- OIL & GAS
That was one safety proâ€™s simple explanation for the record 3,800 registrants at the American Society of Safety Engineersâ€™ annual conference held in Las Vegas this past June, topping the previous high of 2,900 in Denver last year.
Sin City, a giant adult movie set with 70,000 hotel rooms, is a hot convention destination, no doubt. â€œWeâ€™re out-pulling all the other cities,â€ crowed a cabbie on his way to the mammoth meeting hall.
â€œCompanies used to resist sending their people to Las Vegas,â€ said one attendee. â€œBut now the flights and rooms are so cheap it makes the decision easier.â€
Especially with the economy on the upswing. â€œThatâ€™s another factor,â€ said this attendee. â€œPeople finally believe that business is coming back and theyâ€™re traveling again.â€
Location and economy aside, ASSE officials would like to think their conference program had something to do with the record turnout. ASSEâ€™s meeting is getting the rep for focusing on how to manage and lead people. â€œSafety is primarily a social problem,â€ said Don Eckenfelder, a speaker at the ASSE meeting.
â€œSafety is about changing behaviors and cultures. This is where I learn about that,â€ said one safety director.
Indeed. Eckenfelderâ€™s talk, as well as eight other educational sessions at the ASSE meeting, had the word â€œcultureâ€ in the title. What is it about organizational behavior thatâ€™s so popular with safety pros today?
Culture is kingA convergence of trends is promoting the â€œsoftâ€ side of safety:
1) Been there, done that. After education, engineering and enforcement, what do you focus on? â€œYou have to learn how to talk to people, listen and persuade. Pushing numbers and formulas and regulations wonâ€™t motivate people,â€ said a safety manager at the ASSE meeting.
2) Outsourcing. Technical EHS work is more and more the province of consultants, leaving in-house pros to focus on organizational issues.
3) All quiet on the compliance front. (â€œHenshaw had absolutely nothing new to say,â€ said a reporter coming back from the OSHA chiefâ€™s ASSE speech.)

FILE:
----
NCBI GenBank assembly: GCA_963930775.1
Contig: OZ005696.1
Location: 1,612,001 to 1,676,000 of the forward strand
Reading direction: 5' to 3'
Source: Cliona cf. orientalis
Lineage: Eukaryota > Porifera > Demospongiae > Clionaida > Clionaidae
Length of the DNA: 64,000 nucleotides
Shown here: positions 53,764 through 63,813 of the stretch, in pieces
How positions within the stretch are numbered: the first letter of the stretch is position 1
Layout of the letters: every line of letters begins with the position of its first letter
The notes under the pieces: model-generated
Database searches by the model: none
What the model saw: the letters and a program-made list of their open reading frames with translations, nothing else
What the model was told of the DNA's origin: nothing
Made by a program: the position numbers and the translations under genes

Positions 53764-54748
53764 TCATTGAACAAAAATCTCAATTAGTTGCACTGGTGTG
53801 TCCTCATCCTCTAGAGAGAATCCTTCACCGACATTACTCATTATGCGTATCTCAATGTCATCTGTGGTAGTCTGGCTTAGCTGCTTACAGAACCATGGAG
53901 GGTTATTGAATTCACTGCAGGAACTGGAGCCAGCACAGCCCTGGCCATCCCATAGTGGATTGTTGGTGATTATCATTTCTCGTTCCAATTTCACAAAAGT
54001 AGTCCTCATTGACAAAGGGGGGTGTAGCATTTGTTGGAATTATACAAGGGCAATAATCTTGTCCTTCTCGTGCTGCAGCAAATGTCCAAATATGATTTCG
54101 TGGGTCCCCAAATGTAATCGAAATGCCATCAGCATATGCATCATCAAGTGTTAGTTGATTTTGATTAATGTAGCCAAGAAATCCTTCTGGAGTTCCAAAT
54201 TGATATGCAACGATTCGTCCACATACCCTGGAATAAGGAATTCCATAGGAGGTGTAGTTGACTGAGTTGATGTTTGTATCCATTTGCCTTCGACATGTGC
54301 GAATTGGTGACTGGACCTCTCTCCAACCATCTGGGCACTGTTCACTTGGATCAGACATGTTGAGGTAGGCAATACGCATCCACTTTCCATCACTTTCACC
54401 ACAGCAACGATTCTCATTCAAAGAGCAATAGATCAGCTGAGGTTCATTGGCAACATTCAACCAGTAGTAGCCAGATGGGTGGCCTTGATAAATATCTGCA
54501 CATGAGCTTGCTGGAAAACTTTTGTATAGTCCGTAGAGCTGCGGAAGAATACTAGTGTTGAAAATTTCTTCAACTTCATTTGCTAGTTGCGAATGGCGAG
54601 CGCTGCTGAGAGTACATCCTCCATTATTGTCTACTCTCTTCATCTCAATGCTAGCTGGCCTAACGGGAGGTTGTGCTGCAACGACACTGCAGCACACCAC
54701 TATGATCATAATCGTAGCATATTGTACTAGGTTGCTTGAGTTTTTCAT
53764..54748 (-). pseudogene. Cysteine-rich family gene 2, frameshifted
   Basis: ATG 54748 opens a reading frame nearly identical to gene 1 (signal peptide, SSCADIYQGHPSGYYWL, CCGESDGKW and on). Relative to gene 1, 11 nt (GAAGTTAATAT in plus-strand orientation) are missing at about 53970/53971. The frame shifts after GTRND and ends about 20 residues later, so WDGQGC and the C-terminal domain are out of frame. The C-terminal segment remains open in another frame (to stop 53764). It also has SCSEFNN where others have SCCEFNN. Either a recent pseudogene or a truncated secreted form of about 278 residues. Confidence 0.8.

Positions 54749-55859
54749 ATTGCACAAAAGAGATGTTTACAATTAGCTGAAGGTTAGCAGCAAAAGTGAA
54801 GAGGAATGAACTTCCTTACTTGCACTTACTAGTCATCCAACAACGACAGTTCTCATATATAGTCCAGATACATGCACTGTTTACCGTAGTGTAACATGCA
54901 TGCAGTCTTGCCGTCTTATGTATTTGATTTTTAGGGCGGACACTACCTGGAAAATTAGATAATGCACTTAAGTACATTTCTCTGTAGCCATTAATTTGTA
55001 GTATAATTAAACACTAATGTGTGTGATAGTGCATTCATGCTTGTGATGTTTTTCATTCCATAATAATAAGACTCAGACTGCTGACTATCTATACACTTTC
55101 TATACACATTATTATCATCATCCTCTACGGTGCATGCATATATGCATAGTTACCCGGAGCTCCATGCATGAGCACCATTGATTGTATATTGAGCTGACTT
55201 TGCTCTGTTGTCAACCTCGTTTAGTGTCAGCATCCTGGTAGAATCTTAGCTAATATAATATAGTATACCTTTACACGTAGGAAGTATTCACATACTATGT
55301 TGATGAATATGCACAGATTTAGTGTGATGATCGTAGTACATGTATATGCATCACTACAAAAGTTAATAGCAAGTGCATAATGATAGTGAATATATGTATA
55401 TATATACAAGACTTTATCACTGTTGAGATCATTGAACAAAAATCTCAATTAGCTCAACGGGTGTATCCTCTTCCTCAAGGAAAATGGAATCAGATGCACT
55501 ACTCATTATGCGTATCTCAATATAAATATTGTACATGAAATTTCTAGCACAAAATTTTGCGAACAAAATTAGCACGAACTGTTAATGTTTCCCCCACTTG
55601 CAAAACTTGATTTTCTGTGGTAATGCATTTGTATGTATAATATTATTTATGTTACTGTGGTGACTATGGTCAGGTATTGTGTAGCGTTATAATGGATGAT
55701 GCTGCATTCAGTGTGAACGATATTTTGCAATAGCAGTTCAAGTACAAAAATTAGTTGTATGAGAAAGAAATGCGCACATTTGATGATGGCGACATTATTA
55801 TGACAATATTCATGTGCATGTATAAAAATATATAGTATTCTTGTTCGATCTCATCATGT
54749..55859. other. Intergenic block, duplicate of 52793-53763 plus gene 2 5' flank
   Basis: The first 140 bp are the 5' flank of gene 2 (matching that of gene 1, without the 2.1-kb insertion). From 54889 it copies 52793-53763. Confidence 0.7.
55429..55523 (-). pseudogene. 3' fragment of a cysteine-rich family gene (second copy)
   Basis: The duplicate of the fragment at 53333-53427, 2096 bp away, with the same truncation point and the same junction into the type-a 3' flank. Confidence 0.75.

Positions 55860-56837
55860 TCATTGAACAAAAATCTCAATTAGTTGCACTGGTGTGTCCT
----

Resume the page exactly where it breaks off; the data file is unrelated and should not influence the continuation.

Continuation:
4) Beyond behavior. Consultants who led the cheers for behavior-based safety in the late 1990s have moved on. At the ASSE meeting, Behavior Science Technology focused on its new contract to reshape NASAâ€™s safety culture. Dr. E. Scott Geller discussed personality traits and â€œyour safety IQ.â€
5) Other issues are stalled. Many pros resist the so-called business case for safety, arguing it sends the wrong message to employees.
New performance metrics for safety, measures more reliable and relevant than OSHA data, have been discussed for years without gaining traction.
A brainstorming session of about 50 pros at the ASSE meeting offered clues why: Every company measures something different â€” near misses, audit scores, observations, job safety analyses, safety contacts, corrective actions, complaint logs, etc. â€” and thereâ€™s no urge to agree on a consensus metric dashboard.
6) Make way for the bandwagon. â€œManagement thinks culture change is the answer to everything,â€ said Dr. Steven Simon, introduced at his session in Las Vegas as the â€œfather of safety culture.â€
â€œEveryone is talking about this,â€ said Eckenfelder. â€œLouis Gerstner, former IBM chairman, said, â€˜Culture is the game.â€™â€
7) The fear factor. Who wants to miss a seat on the bus? â€œWeâ€™ve worked on all the other things and ignored culture,â€ said Eckenfelder. â€œIgnore this at your own professional peril. We need to take the lead with social sciences and not get left in the slipstream.â€
Staying power?â€œThis is a whole new way to look at safety,â€ said Eckenfelder, referring to what he called a â€œsafety culture enrichment program.â€
Actually, itâ€™s taken decades for organizational culture to become a hot safety issue. Long-time management consultant Dan Petersen wrote about safety cultures in his first two books, published in the early 1970s, and he admits he â€œborrowedâ€ from the concepts of Rensis Likert, who researched organizational cultures in the 1960s.
Why has it taken so long for culture to catch on?
Culture change strategies are not typically the stuff of safety committees, said Simon, pointing to the need for executive leadership, perception surveys, aligning with business objectives, and plans and projects to change organizational norms.
Eckenfelder was more direct: â€œSafety cultures donâ€™t rely on manuals, safety departments, new equipment, procedures, committees and statistics,â€ he said.
These cultural cracks canâ€™t be fixed by Monday. Canned programs wonâ€™t help. Nothing changes until execs are willing to open up to perception surveys and climate assessments.
So will the current buzz over culture change for safetyâ€™s sake have staying power? Some formidable barriers stand in the way. But right now, culture is as hot as a Las Vegas parking lot.